What is it about a voyage on a cruise ship that's so conducive to getting writing done? You'd think that lazy days at sea would drag by in a fog of somnolence, indolence and self-indulgence. I guess it depends on the voyage and on the writer.
Unlike most cruise fans, I'm not particularly sociable. Not for me the tea parties (on Holland-America, the Geezer Line, anyway), the beginner photography classes, the lei-stringing classes, the nightly Dancing with the Stars competition, the skin seminars on sun decks. Rather, I prefer the imposed quiet of the ship's library (Holland-America calls it the Explorations Cafe).
I do love routine. Every morning on our recent 15-day cruise from San Diego to Fort Lauderdale by way of the Panama Canal, Debby and I rose at 5:30, arrived in the ship's gym at 6, then worked out for half an hour or 45 minutes. Then came breakfast and a quick shower, and by 8 I was in the ship's library. While people around me read, worked jigsaw puzzles or looked up the (very slow) New York Times on the library's computers, I sat off in a corner for two, three or four hours and banged out new pages of Tracking the Beast on my Macbook Air.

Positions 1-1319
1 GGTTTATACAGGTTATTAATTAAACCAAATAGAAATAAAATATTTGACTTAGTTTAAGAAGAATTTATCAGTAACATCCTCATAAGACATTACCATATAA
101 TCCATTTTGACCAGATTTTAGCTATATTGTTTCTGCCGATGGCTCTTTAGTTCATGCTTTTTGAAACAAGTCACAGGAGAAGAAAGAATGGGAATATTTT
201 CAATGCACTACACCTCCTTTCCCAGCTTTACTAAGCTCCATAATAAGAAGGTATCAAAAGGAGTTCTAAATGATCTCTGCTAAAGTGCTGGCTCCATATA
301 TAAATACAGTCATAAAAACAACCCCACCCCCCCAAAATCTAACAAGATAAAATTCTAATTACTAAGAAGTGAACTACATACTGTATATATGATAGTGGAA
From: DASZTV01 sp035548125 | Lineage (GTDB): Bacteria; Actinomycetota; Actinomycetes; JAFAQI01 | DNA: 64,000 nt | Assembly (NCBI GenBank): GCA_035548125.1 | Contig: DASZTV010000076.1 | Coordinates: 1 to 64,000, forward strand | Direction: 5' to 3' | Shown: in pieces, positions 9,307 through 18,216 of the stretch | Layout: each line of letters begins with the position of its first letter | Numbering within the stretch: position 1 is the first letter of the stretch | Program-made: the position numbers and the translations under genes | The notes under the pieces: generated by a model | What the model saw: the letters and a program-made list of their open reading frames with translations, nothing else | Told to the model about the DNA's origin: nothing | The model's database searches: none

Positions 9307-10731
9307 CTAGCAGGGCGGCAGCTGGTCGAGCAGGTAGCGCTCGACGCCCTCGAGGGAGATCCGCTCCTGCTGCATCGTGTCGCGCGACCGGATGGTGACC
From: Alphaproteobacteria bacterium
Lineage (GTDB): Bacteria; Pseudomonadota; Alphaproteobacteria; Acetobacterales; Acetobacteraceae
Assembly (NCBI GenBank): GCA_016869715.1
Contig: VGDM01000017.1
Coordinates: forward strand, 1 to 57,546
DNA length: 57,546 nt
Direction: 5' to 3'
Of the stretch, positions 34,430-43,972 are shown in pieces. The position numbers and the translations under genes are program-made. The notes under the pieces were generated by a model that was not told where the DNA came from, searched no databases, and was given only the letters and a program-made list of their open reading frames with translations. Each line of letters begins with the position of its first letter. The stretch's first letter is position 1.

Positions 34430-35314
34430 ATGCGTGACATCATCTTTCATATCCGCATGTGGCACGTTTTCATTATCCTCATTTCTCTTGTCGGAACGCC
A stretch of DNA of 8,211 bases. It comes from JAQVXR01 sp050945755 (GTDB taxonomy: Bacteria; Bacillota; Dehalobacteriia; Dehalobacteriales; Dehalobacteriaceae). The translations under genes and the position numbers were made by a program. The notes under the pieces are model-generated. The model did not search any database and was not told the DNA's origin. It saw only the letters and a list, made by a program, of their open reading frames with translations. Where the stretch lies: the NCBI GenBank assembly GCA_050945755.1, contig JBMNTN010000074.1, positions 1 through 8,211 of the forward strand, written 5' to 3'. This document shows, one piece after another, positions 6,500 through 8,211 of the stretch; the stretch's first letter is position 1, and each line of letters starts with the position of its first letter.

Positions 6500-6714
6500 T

Then it was time for lunch and a nap, and an afternoon of reading on the promenade deck and sometimes a little more shoving words around in the library. Finally it would be time for cocktails and then supper, after which I was in bed by 8.
Shipboard drill somehow seems to benefit writers who are more desultory than disciplined. Like me. In retirement I've become the kind of author who, in Peter De Vries' wonderful phrase, loves being a writer but can't stand the paperwork.
Of course, on days the ship was in port, I made sure to go ashore to see sights and photograph birds, beasts and people. (See the photo blog at left). Part of cruising is being a goggle-eyed tourist in sandals and sunglasses, and I'm very good at that.